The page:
Albion Parsnips

Parsnips-Parsnips are a root vegetable related to the carrot, it's long tuberous root has cream-colored skin and often becomes sweeter in flavor after winter frosts. It was used as a sweetener before the arrival in Europe of cane sugar and beets. The parsnip is usually cooked but can be eaten raw, it is high in vitamins and minerals, especially potassium, and also contains antioxidants and dietary fiber. 

Saffron Shallots

Shallots-Shallots are part of the allium family with onions, leeks, and garlic. Shallots have a brown skin covering faded purple crunchy layers inside. They taste less bitter than onions, and when cooked take on a sweet edge. They ca be used raw in salad dressings, and are delicious with asparagus, mushrooms, swiss chard and peas. Also pairs well with chicken and pork! 

Ruby Queen Corn

Warm Season Vegetables

For warm season crops we'll be seeing a return of some of our favorites, as well as some new varieties for everyone to try. We'll be seeing green beans, corn, cucumbers, eggplant, okra, peppers (bell, sweet snacking, cayenne, habanero, jalapeno, ancho, and anaheim) pumpkins, summer squash, tomatoes, and winter squash again. We'll also be growing some tomatoes, eggplant, cucumbers and peppers in the greenhouse, so we will see them even earlier in our shares this year!

Ruby Queen Corn-We picked up a small packet of this in a store, purely on chance last year. Come corn-picking time, it was quickly selected as our favorite out of all the corn varieties we'd grown. Beautiful red kernels, but the flavor! Extra sweet and juicy, last year Farmer Don and Farmer Figgins consumed the entire patch, what little survived the storm that took out most of our corn, out in the fields, fresh off the stalk. But this year we're planning it to be our primary corn variety, just wait till you try it!

Excelsior Cucumbers-As well as doing slicing and lemon cucumbers, we're also adding pickling cucumbers to the field and greenhouse this year! We've bought a special variety, Excelsior, that does especially well trellised in greenhouses, for early cucumbers and pickles!

Excelsior pickling cucumbers

Purple Tomatillo-AKA husk tomato, jamberry, husk cherry, or Mexican tomato. Tomatillos are in the same family as tomatoes and peppers and cape gooseberries, they bear a tiny green or purple fruit inside a paper-like husk. The fruit has a tart flavor is often eaten boiled, fried, or steamed, and are the central ingredient in green sauces and chiles. The purple varieties, like the one we will be trying this year, often have a slight sweetness, so are somewhat more suitable for fruit-like uses like jams and preserves!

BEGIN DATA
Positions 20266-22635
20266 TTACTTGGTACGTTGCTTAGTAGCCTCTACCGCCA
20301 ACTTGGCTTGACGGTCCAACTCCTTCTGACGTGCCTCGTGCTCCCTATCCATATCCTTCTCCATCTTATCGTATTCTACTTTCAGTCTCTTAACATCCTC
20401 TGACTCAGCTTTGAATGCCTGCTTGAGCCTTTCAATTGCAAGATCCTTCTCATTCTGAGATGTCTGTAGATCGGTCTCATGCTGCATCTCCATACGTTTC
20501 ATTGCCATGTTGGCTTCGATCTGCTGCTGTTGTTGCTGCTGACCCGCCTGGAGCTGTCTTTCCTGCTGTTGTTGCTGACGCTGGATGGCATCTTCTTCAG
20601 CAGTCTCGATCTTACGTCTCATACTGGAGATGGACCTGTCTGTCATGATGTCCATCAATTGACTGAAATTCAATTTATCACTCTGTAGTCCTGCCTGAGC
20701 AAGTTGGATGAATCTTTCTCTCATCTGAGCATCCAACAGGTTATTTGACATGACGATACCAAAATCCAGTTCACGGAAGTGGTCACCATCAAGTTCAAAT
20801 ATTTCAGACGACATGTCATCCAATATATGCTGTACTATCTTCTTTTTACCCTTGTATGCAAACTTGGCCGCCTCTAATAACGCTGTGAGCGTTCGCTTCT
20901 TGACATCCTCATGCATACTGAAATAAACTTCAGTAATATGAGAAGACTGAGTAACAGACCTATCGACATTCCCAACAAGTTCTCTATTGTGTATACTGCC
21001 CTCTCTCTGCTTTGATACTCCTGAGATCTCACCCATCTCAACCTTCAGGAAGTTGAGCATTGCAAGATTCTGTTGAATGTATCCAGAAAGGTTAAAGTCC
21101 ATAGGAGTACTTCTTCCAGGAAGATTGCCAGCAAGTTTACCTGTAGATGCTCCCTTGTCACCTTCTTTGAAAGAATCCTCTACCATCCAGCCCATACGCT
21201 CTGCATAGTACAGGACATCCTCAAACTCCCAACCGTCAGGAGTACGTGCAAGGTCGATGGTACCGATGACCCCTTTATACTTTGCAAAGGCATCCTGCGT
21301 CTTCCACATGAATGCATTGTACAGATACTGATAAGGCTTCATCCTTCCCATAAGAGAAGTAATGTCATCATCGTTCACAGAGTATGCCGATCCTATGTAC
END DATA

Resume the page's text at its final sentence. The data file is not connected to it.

Purple Tomtatillos 
Delicata Squash- A unique squash with distinctive dark green stripes on a yellow background, with orange-yellow flesh inside. Also known as peanut squash, Bohemian squash, or sweet potato squash. It belongs to the same species as summer squash but is considered a winter squash. The flesh can be baked, microwaved, sauteed or steamed, or stuffed with meat or vegetable mixtures!

Delicata Squash

Costata Romanesco-A distinctive zucchini known for its gray-green color and prominent ribs and most of all its delicious nutty flavor. Costata Romanesco typically have better texture and are less seedy than other zucchini types! Perfect for small squash for sauteing and larger ones for zucchini bread. 

Costata Romanesco Zucchini

Lunchbox Peppers-Red, Yellow, and Orange, these mini sized peppers are purported to be remarkably sweet and flavorful. Best eaten sauteed, as an addition to salads, or as a healthy  raw snack. Can't wait to try them!

Lunchbox sweet snacking peppers

We'll dedicate a whole other post for tomato varieties, but sneak-peak, we'll be seeing the return of some of last years varieties as well as quite a few new varieties to try!


Last year we offered apples, watermelon and melons for fruit in our shares. This year we'll be bringing back our favorite varieties, like Moon and Stars Watermelon and Charentais melons as well as trying some new watermelon and cantaloupe varieties this year. Farmer Figgins has been doing some prunning of the orchard trees--which look like they haven't seen a barber in years. So hopefully we'll get apples and pears out of the orchard this year! 

One of our apple trees last year, full of fruit and overgrown
We're very excited to be trying out some new annual fruits this year! Annual fruits? you say. Meet the ground cherry and garden huckleberry!

Ground Cherries
Ground Cherry-Ground Cherries are in the same family as tomatoes, peppers, eggplant and tomatillos. Like tomatillos, ground cherries bear their fruit in papery lantern-like husks that turn brown when the fruits ripen. These plants are native to eastern and central North America and the fruit can be used for preserves, pie, raw over ice cream or in fresh fruit salads. They are stored best inside their husks for up to 3-4 weeks. The fruit is similar to a a firm tomato in texture, and like strawberries or pineapple in flavor with a mild acidity. 

Garden Huckleberries